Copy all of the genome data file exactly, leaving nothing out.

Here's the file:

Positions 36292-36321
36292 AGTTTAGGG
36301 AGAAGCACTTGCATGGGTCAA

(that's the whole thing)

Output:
Positions 36292-36321
36292 AGTTTAGGG
36301 AGAAGCACTTGCATGGGTCAA